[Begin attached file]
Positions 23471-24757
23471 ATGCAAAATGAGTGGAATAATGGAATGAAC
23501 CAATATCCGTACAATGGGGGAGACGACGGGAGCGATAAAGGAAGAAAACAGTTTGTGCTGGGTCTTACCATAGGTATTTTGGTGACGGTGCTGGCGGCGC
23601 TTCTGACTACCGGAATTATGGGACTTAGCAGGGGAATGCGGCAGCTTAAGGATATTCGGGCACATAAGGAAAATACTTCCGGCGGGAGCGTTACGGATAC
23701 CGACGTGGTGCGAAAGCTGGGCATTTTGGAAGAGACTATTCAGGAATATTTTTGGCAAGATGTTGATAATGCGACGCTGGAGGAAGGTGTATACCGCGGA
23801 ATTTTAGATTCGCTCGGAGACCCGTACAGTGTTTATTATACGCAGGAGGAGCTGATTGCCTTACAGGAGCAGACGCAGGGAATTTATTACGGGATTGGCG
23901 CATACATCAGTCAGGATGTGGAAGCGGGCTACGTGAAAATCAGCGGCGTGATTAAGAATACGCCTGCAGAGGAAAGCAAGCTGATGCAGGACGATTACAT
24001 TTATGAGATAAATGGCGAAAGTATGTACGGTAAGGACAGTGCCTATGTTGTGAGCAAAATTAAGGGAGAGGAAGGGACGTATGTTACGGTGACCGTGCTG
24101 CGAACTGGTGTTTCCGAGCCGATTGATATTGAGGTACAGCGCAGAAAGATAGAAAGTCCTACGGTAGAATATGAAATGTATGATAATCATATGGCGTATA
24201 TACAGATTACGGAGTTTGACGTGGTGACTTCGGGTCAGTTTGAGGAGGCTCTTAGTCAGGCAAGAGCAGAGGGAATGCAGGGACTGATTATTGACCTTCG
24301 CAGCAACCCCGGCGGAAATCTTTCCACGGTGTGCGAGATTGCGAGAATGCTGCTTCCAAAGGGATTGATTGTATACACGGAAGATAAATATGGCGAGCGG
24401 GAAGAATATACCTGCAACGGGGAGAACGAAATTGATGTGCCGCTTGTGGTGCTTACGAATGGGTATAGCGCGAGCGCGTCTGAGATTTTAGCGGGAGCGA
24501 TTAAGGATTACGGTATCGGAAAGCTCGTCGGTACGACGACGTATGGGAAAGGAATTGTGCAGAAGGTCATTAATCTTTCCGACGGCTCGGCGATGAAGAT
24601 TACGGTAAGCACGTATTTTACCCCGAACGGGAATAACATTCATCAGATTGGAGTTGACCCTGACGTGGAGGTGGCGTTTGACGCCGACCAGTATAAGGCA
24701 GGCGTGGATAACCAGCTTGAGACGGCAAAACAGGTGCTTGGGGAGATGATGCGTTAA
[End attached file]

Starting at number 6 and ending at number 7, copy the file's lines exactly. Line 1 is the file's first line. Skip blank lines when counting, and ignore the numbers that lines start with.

23801 ATTTTAGATTCGCTCGGAGACCCGTACAGTGTTTATTATACGCAGGAGGAGCTGATTGCCTTACAGGAGCAGACGCAGGGAATTTATTACGGGATTGGCG
23901 CATACATCAGTCAGGATGTGGAAGCGGGCTACGTGAAAATCAGCGGCGTGATTAAGAATACGCCTGCAGAGGAAAGCAAGCTGATGCAGGACGATTACAT